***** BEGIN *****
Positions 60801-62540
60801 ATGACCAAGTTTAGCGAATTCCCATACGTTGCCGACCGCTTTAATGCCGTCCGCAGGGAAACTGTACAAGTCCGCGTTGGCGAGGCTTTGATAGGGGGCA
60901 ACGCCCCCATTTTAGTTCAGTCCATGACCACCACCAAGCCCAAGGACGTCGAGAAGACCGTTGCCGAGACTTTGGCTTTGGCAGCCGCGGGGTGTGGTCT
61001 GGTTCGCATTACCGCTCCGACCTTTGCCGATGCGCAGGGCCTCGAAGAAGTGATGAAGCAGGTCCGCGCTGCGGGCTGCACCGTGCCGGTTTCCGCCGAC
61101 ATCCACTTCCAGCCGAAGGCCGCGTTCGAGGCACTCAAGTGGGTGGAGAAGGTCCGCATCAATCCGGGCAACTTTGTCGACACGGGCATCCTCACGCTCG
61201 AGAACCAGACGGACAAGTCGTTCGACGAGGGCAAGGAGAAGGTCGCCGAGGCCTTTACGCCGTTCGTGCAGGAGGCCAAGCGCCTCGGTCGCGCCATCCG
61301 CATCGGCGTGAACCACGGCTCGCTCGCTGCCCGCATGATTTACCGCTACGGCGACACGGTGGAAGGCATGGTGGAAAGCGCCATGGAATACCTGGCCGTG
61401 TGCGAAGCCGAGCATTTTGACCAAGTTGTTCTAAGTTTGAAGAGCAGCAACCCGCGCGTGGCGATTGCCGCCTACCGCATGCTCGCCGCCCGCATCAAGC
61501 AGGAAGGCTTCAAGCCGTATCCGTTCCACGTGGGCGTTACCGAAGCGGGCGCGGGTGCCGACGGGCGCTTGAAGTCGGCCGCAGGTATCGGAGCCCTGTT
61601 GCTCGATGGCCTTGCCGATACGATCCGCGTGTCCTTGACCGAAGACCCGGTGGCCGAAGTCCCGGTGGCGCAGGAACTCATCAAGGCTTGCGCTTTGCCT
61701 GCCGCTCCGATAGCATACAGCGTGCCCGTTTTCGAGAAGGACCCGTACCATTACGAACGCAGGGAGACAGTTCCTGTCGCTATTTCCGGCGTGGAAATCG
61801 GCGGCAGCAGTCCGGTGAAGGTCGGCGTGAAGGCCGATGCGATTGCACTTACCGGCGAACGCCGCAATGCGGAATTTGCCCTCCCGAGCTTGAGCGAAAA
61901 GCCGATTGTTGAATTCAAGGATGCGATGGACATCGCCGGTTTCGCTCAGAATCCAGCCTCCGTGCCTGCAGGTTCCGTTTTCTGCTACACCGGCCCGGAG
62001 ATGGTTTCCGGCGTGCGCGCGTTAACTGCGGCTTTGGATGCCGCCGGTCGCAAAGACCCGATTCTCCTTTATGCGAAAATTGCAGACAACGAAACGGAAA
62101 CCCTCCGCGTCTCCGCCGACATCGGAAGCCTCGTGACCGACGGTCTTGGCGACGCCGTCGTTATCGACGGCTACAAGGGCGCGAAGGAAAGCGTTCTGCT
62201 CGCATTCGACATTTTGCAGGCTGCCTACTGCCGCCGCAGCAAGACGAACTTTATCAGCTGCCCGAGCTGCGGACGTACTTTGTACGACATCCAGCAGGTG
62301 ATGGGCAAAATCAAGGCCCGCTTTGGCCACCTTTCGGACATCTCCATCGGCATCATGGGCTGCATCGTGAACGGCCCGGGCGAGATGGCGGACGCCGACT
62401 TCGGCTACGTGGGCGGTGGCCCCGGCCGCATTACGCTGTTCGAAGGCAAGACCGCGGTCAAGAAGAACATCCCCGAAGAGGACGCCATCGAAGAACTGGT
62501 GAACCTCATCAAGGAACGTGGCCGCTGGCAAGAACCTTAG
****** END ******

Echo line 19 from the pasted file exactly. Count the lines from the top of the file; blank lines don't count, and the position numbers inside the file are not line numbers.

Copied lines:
62501 GAACCTCATCAAGGAACGTGGCCGCTGGCAAGAACCTTAG